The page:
A polyamorous ex-throuple fighting over how to split a valuable Auckland property have taken their battle to the Supreme Court.
The court will determine whether the Family Court has any jurisdiction to determine relationship property claims for polyamorous relationships.
In the first case of its kind in New Zealand, the High Court earlier ruled the Property Relationships Act (PRA) could not be applied to people in a multi-partner relationship.
But the Court of Appeal overturned that ruling in 2021 and the matter has now been further appealed.
The case relates to a couple, Lilach and Brett Paul, who married in 1993.
In 1999, Lilach met Fiona Mead and in 2002 the three of them formed a polyamorous relationship.
They moved into a 4ha property in Kumeu, which had just been purchased in Mead's name for $533,000. She paid the deposit of $40,000.
They lived together at the property for 15 years, and mostly shared the same room and bed, court documents said.
All three worked and contributed to the household until 2017 when Lilach broke up with Mead and Brett, who in turn broke up in 2018, with Mead continuing to live at the property.
The property had by then risen in value to more than $2 million.
Lilach applied to the Family Court to determine her share in the property, but the Family Court referred the case to the High Court.
The Supreme Court appeal is being heard in Wellington this morning.
In written submissions, Mead's lawyer said the Court of Appeal correctly recognised the PRA was premised on the notion of "coupledom".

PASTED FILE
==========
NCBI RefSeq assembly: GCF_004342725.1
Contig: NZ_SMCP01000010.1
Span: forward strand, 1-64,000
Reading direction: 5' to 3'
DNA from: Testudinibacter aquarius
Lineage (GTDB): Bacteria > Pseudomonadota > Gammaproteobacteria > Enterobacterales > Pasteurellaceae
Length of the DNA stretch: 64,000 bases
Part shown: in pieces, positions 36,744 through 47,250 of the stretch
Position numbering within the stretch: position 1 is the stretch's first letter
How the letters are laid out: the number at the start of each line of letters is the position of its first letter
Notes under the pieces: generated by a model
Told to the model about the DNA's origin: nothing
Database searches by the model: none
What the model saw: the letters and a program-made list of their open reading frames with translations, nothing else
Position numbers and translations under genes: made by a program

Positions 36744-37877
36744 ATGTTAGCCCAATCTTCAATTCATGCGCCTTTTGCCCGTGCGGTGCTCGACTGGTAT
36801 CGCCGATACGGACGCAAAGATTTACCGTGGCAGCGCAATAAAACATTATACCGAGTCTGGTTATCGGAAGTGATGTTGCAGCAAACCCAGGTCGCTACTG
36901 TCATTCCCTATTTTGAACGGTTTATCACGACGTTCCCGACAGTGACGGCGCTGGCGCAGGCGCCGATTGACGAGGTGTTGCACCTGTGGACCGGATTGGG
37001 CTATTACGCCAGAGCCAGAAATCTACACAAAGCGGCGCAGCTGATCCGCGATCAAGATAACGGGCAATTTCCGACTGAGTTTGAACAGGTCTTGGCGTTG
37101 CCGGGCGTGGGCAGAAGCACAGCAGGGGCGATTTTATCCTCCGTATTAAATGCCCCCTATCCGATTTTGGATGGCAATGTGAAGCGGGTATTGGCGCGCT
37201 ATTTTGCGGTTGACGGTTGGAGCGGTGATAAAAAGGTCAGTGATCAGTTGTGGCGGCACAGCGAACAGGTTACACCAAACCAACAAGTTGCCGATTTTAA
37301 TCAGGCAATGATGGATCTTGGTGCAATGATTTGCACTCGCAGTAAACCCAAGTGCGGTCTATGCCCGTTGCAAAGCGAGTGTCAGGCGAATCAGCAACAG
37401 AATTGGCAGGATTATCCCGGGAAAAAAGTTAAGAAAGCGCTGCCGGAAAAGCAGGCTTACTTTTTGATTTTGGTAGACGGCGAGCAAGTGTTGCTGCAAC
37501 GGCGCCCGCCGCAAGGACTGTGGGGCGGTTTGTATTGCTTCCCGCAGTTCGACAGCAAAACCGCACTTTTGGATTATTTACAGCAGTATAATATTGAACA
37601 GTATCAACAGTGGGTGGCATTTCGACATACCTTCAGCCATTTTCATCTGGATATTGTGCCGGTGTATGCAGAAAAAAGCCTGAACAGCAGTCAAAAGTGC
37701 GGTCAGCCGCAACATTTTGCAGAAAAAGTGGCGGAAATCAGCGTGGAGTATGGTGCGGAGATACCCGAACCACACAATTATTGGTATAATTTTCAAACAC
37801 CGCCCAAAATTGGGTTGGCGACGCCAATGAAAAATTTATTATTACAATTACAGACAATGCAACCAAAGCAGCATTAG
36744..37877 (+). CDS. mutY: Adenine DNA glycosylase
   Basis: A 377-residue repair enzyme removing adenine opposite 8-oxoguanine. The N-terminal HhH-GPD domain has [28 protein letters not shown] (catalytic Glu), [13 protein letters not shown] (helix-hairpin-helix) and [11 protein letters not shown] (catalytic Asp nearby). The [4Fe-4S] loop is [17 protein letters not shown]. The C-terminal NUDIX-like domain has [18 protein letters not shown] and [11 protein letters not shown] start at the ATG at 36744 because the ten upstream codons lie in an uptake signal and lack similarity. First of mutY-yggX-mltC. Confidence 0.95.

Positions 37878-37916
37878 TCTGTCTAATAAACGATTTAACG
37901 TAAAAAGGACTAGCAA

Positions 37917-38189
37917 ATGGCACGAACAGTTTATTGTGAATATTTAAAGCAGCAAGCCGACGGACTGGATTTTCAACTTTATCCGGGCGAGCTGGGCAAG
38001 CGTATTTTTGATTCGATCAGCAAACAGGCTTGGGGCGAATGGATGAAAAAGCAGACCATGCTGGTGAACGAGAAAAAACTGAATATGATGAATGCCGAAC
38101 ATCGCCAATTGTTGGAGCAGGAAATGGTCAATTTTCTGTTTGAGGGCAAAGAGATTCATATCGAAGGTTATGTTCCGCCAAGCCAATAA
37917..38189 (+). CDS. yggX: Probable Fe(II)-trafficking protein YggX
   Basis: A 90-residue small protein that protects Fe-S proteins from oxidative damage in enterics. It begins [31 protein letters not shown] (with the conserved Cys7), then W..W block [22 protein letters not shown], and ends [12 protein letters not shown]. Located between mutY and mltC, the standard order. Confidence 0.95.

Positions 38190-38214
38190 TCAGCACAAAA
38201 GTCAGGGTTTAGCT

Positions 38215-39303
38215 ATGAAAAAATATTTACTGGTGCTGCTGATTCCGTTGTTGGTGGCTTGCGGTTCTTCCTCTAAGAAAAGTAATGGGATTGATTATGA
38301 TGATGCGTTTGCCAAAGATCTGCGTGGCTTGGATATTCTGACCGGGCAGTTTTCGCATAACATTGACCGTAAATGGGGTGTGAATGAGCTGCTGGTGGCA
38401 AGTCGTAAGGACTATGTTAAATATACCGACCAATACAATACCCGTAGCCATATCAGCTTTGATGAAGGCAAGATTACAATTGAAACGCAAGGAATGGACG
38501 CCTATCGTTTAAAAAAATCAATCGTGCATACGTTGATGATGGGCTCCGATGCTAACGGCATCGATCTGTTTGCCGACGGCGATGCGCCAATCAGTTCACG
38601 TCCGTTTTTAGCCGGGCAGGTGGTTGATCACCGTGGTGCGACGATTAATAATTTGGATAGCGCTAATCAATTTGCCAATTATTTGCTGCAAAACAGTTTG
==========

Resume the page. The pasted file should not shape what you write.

"This is reflected in Parliament's explicit and pervasive use of dyadic terminology."
But in the Court of Appeal's decision to recharacterise their relationship as three couple relationships, it "undermined and misconstrued the essential nature of their relationship, that being a threesome".
Mead's lawyer also said the court's reliance on certain provisions in the PRA was misplaced, as the provisions had been regularly criticised as "not fit for purpose".
"They are not intended to apply to, and cannot be legitimately deployed as means to bring within the PRA, polyamorous relationships."
Extending the PRA to cover polyamorous relationships was a matter best left for Parliament, the lawyer argued.
Written submissions for Lilach said she was trespassed from the "family home" after she broke up with Mead.
Lilach's lawyer said the PRA's definition of a de facto relationship was "broad, flexible, and evaluative".
"It is not concerned with how the parties describe themselves but with whether the relationship has the requisite characteristics. In this case, the polyamorous relationship between the parties was comprised of three qualifying relationships."
They also said the Bill of Rights Act supported a reading of the PRA "consistent with the right to freedom from discrimination on the ground of family status".
There should be no practical impediment to dividing the property equally, so long as there were qualifying relationships.
"Excluding multi-partnered relationships from the definition of a de facto relationship would have serious implications, such as inadvertently ending a marriage once there is involvement of a third party."
The hearing is set down for one day.